The Synology has a nice option to block IP addresses with more than 5 failed login attempts. This is really just swatting at flies most of the time. It's a better idea to change the SSH port.1
Login as root, not as admin. This will require an SSH session like this:
Root uses the same password as the admin account.
DiskStation> vi /etc/ssh/sshd_config DiskStation> vi /etc.defaults/ssh/sshd_config
In both cases uncomment the line #Port 22 and change the port number to something that will not conflict. The forum user recommends port 10022 but I've seen many connection attempts at similar ports that end with 22.2
Now if someone attempts an SSH connection on the Synology it will simply display connect to host XXX.XXX.X.X port 22: Connection refused
If you need to SSH back into the NAS, use this now:
ssh -p 10022 root@XXX.XXX.X.X
DSM updates have a nasty habit of resetting the sshd_config file so plan to do this over again whenever there's a new update.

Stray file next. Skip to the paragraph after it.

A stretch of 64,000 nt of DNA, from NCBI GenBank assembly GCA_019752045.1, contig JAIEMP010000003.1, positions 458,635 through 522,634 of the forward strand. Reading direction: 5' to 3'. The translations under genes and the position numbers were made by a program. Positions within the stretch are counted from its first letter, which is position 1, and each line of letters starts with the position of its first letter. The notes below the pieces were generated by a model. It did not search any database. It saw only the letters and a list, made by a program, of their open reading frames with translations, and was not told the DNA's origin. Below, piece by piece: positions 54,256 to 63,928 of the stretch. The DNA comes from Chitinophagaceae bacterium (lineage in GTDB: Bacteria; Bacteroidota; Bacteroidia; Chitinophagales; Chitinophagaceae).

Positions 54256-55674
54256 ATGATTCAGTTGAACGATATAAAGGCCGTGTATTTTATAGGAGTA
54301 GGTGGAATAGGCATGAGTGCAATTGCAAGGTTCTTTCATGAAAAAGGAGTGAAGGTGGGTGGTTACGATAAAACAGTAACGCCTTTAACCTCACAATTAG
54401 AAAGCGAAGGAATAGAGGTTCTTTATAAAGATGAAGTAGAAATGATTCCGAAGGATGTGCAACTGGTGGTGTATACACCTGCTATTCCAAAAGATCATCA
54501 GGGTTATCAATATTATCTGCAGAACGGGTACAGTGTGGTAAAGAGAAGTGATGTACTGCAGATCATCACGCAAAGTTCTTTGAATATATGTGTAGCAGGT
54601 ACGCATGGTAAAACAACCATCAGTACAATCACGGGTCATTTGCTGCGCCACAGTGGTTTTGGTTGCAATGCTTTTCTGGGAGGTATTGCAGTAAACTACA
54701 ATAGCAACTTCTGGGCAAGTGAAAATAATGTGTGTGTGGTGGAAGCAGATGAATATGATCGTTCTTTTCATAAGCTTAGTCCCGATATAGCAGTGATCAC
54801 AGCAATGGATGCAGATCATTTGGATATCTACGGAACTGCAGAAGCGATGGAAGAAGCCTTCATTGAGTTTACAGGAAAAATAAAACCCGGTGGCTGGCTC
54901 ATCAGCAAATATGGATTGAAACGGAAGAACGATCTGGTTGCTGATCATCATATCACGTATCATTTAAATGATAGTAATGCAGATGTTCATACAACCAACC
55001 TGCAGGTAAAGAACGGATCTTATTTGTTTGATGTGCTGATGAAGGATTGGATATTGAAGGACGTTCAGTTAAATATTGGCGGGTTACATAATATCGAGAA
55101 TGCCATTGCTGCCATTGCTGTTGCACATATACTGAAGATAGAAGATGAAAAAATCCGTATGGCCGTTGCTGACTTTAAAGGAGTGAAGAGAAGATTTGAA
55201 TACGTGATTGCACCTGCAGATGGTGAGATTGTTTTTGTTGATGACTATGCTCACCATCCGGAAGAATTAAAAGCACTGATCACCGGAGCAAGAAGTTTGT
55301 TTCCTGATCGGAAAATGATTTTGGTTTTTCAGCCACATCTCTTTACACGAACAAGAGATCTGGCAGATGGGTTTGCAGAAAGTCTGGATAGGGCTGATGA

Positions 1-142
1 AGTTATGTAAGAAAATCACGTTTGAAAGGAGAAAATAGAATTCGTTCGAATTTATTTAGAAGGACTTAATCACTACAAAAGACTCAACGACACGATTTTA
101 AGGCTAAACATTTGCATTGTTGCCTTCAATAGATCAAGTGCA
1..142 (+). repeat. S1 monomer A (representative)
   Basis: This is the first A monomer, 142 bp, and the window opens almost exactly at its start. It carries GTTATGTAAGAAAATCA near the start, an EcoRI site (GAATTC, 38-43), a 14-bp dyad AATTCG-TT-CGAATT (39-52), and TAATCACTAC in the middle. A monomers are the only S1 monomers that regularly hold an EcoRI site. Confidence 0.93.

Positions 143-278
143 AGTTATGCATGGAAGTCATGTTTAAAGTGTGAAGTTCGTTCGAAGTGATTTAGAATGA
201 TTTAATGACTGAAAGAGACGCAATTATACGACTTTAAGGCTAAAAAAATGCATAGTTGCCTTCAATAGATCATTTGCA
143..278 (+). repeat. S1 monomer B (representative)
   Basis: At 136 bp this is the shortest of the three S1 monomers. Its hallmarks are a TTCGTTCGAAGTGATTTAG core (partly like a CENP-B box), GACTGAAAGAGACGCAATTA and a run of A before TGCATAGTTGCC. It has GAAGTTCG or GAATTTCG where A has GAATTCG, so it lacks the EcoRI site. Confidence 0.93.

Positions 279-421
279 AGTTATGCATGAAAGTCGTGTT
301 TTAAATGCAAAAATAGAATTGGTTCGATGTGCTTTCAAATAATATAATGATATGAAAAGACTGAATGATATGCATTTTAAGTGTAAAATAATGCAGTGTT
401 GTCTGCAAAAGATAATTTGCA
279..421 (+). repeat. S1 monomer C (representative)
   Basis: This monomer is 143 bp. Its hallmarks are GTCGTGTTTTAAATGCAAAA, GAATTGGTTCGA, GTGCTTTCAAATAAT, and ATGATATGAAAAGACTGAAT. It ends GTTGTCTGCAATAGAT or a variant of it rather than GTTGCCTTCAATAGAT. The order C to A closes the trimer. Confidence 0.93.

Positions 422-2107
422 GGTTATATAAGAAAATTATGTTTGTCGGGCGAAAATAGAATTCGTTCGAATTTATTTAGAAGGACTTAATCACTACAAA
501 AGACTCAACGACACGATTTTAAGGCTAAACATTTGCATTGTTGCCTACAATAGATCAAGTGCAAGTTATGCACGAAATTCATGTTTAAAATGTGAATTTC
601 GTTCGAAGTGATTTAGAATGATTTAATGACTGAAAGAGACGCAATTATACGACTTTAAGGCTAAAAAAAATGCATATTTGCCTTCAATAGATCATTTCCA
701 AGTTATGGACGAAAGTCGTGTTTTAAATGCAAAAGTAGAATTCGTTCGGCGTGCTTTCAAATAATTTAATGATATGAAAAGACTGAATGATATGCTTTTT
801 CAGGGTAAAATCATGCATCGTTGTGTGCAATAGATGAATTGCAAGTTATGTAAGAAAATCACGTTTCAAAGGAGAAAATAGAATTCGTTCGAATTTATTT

I also strongly recommend enabling the 2-Factor authentication for the Synology.
It's a mild pain to login because you will need the Google Authenticator app on iOS available. But if you lose your phone you can always reset the NAS.
Don't be a dummy. If you don't understand any of this stuff, then don't mess with it and remove external access to your NAS instead. Or educate yourself a little first. You can totally bork your expensive hardware messing with these files. ↩
It's debatable if changing the port number is effective at all. I can tell you my connection attempts dropped from 12-30 a day to zero when I changed the port. Kind of like a door lock. It keeps minimally skilled scumbags out. ↩